At Christmas, many presents are unwrapped and on occasion (frequently?) the revelation of what is inside is met with disappointment. The gift did not meet expectations.
Life seems to work that way for some people, too. The unfolding of days and the accumulation of years yields a product that is less than what was desired and envisioned in youth. Expectations are unmet. Hopes are unfulfilled. And sorrow becomes the consequence. We are less than happy with what we receive from the circumstances of life.
Jacob is a good biblical illustration of that very reality. Life seemed so very unfair. Sure, he received the birthright and blessing from his brother, but he had to flee for his life to keep it. Then he found the woman of his dreams, worked seven years for the right to marry her, and received her “weak-eyed” (read, “ugly duckling”) sister instead! Then he had to work another seven years for the woman he really wanted. And his father-in-law repeatedly attempted to deceive him and cheat him of his wages. And his favored wife had trouble bearing children. And there was conflict in the home (2 wives + 2 concubines = household discord!). And then his favored son was apparently killed. And then there was a famine — the family was sure to starve to death. And then there was the blessing of food in Egypt, except his sons told the ruler there about the other favored son (Benjamin) still at home and the ruler then demanded that son come to Egypt on the next trip. Jacob was sure and certain that his other favored son would also be taken from him (nothing is said about Jacob’s response to the news that Simeon was imprisoned in Egypt — we can only surmise that he didn’t mind, as long as the favored Benjamin remained alive). It was all so unfair! And he wasn’t afraid to tell the sons that it was unfair:
“Why did you treat me so badly by telling the man whether you still had another brother?” (Gen. 43:6)
That’s an amazing response, isn’t it? Why did you treat me so badly? The boys speaking the truth was treating Jacob badly? Did they really intend harm to Jacob when they spoke to the Egyptian ruler (not knowing he was actually Joseph)? Were his circumstances really so bad? Was he not conjecturing about their motives which he could not know, and was he not speculating about the future which he could not know, and was he not displaying massive mistrust in God who had promised to fulfill the Abrahamic Covenant through him? Were the circumstances of his life really so bad? Had he really been defrauded and cheated of God and His blessing? Or was he wallowing in self-pity, pride, and depression? And was not his complaint more against the Lord who ordered the circumstances than the sons who participated in the circumstances?
David provides a fitting contrast to Jacob. If he wanted to get into a pity contest with Jacob, he could have held his own. He could have construed his thinking about his circumstances in such a way that he too could have perceived that he had been treated badly. Instead, as David evaluated the circumstances of his life, this is how he reflected on them and God who ordered them:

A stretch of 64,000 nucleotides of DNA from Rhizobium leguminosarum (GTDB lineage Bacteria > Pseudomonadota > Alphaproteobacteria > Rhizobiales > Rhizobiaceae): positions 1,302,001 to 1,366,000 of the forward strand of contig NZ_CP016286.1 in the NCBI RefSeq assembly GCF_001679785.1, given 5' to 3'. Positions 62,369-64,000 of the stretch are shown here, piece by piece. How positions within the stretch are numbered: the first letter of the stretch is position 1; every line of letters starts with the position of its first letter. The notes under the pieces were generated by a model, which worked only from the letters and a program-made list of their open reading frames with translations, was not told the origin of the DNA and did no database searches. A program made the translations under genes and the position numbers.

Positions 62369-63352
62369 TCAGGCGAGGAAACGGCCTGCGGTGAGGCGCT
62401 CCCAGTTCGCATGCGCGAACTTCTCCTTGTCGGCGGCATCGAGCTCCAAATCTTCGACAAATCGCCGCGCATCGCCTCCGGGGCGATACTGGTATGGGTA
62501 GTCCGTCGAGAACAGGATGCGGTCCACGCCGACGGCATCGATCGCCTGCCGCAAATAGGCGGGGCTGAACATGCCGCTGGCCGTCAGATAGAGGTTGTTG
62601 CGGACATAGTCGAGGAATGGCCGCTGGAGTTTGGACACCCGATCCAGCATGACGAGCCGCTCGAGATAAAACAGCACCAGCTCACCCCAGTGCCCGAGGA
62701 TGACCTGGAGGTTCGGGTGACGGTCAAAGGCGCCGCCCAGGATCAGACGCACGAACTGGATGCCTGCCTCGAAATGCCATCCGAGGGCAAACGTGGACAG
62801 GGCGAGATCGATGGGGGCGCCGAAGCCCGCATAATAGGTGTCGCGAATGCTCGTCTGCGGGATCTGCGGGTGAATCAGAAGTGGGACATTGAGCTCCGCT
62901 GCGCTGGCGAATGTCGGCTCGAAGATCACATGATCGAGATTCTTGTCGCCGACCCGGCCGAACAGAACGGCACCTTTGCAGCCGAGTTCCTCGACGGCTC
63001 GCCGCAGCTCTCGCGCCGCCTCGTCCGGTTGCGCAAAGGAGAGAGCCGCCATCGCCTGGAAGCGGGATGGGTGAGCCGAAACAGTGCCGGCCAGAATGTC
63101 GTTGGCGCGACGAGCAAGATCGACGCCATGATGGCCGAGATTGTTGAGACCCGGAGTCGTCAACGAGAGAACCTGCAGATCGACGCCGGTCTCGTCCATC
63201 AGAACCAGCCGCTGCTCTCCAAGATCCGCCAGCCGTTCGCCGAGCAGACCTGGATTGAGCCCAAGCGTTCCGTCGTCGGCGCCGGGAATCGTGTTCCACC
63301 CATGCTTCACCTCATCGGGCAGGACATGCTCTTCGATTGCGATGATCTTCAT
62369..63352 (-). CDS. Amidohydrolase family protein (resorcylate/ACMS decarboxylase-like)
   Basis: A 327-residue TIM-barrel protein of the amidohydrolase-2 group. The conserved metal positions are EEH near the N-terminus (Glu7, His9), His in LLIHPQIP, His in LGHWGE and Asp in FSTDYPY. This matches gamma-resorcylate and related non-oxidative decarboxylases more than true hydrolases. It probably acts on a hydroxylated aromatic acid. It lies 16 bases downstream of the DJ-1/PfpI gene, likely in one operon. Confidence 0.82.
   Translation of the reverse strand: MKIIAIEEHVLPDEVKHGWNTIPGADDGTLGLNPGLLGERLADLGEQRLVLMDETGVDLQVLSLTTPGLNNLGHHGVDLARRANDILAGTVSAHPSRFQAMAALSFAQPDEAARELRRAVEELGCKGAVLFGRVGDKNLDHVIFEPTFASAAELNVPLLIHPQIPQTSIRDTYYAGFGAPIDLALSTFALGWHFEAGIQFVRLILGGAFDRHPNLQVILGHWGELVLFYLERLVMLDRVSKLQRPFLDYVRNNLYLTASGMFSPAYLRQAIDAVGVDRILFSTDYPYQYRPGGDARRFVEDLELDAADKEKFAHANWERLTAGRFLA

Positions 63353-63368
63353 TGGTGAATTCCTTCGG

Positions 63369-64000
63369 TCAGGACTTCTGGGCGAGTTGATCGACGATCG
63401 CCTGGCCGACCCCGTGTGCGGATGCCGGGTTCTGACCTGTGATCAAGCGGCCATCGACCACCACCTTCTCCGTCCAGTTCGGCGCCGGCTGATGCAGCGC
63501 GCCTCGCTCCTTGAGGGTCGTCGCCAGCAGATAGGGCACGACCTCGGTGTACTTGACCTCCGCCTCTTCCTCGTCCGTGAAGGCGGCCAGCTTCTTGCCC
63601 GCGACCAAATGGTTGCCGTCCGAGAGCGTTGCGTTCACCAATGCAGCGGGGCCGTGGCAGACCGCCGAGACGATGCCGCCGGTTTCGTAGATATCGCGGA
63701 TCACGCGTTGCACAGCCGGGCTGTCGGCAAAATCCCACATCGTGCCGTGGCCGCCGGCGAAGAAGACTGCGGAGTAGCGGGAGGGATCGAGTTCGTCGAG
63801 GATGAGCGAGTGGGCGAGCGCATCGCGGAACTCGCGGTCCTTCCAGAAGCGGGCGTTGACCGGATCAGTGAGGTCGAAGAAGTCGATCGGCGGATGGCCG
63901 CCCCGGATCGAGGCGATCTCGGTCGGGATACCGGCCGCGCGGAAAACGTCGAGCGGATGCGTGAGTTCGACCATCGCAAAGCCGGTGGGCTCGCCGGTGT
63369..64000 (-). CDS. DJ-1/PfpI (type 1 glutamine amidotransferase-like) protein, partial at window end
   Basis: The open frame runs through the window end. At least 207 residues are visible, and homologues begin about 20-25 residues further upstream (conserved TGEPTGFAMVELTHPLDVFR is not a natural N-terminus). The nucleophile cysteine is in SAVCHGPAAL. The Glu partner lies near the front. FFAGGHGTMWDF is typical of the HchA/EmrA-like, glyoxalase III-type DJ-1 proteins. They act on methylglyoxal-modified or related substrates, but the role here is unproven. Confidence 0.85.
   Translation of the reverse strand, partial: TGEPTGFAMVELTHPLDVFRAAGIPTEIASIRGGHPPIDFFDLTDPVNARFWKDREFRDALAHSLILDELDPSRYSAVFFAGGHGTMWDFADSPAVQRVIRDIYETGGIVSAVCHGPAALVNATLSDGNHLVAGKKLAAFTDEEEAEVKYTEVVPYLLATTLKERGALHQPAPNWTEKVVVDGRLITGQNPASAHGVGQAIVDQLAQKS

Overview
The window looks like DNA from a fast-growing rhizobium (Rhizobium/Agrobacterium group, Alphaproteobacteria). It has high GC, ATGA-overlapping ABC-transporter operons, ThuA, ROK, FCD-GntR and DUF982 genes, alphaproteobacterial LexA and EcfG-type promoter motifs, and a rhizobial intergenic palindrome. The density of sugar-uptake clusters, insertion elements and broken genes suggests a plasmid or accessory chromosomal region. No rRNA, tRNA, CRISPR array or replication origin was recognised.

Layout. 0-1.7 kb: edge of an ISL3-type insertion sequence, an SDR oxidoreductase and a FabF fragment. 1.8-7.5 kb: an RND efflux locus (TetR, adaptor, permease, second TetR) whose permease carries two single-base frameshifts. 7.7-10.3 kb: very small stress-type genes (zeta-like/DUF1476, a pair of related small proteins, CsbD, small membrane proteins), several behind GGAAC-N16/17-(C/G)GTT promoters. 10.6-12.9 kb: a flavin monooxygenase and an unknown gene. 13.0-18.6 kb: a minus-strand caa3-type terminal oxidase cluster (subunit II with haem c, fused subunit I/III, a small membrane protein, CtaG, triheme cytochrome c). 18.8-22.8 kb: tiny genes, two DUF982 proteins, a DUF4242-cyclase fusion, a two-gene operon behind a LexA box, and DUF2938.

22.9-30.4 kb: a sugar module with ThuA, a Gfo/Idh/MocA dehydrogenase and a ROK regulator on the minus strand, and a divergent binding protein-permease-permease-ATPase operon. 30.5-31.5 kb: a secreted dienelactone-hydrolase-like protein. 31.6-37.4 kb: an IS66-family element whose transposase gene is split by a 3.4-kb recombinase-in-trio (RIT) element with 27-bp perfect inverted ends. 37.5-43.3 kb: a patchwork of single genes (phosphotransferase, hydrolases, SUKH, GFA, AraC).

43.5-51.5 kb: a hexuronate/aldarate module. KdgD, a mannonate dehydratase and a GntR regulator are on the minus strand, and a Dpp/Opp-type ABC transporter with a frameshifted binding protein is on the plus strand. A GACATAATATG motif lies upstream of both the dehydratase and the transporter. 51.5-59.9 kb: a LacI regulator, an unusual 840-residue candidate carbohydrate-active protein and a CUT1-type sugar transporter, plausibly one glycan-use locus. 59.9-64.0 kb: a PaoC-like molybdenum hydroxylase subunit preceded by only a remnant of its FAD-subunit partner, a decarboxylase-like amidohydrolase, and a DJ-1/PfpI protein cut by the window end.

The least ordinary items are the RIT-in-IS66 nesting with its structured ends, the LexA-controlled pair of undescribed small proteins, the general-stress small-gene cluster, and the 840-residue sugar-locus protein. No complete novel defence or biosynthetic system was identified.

The LORD is the portion of my inheritance and my cup;
You support my lot.
The lines have fallen to me in pleasant places;
Indeed, my heritage is beautiful to me.
David looked at life and saw that his inheritance was not his kingdom, his sons, his nation, his wives, or his lineage. His inheritance was God. And because he had God, no matter what else he had or didn’t have, he could say that what he had was good. The lines that defined the boundaries of his inheritance were pleasant. What he received was good and beautiful, because what he received was the Lord.
To paraphrase C. S. Lewis, the man who has everything, but does not have God, has nothing, while the man who has nothing, but has God, has everything. Because David had the Lord, he was happy and satisfied.
What about you and me? Are we happy with what we have received? Do we complain at the perception of inequity, like Jacob? Or do we rest in delight with the reception of grace — the provision of God’s favor and blessing and fellowship which we have received undeservedly?
Here is the point: the believer, while perhaps not receiving all his earthly desires, can always be happy and satisfied, because of all that God has provided in Christ:
They have a foundation of unspeakable comfort and joy, because of their riches. They have true and infinite riches. They are the possessors and heirs of something real and substantial, and that is worthy to be called by the name of riches. The things they possess are excellent, more precious than gold and than rubies; all the desirable things of this world cannot equal them, and they have enough of it. The riches that they have given them of God are inexhaustible. It is sufficient for them; there is no end of it. They have a fountain of infinite good for their comfort, and contentment, and joy; for God has given himself to them to be their portion, and he is a God of infinite glory. There is glory in him to engage their contemplation forever and ever, without ever being satiated. And he is also an infinite fountain of love; for God is love, yea, an ocean of love without shore or bottom! The glorious Son of God is theirs; that lovely one, who was from all eternity God’s delight, rejoicing always before him. All his beauty is their portion, and his dying love is theirs, his very heart is theirs, and his glory and happiness in heaven are theirs, so far as their capacity will allow them to partake of it; for he has promised it to them, and has taken possession of it in their name. [Jonathan Edwards, “The Portion Of The Righteous.”]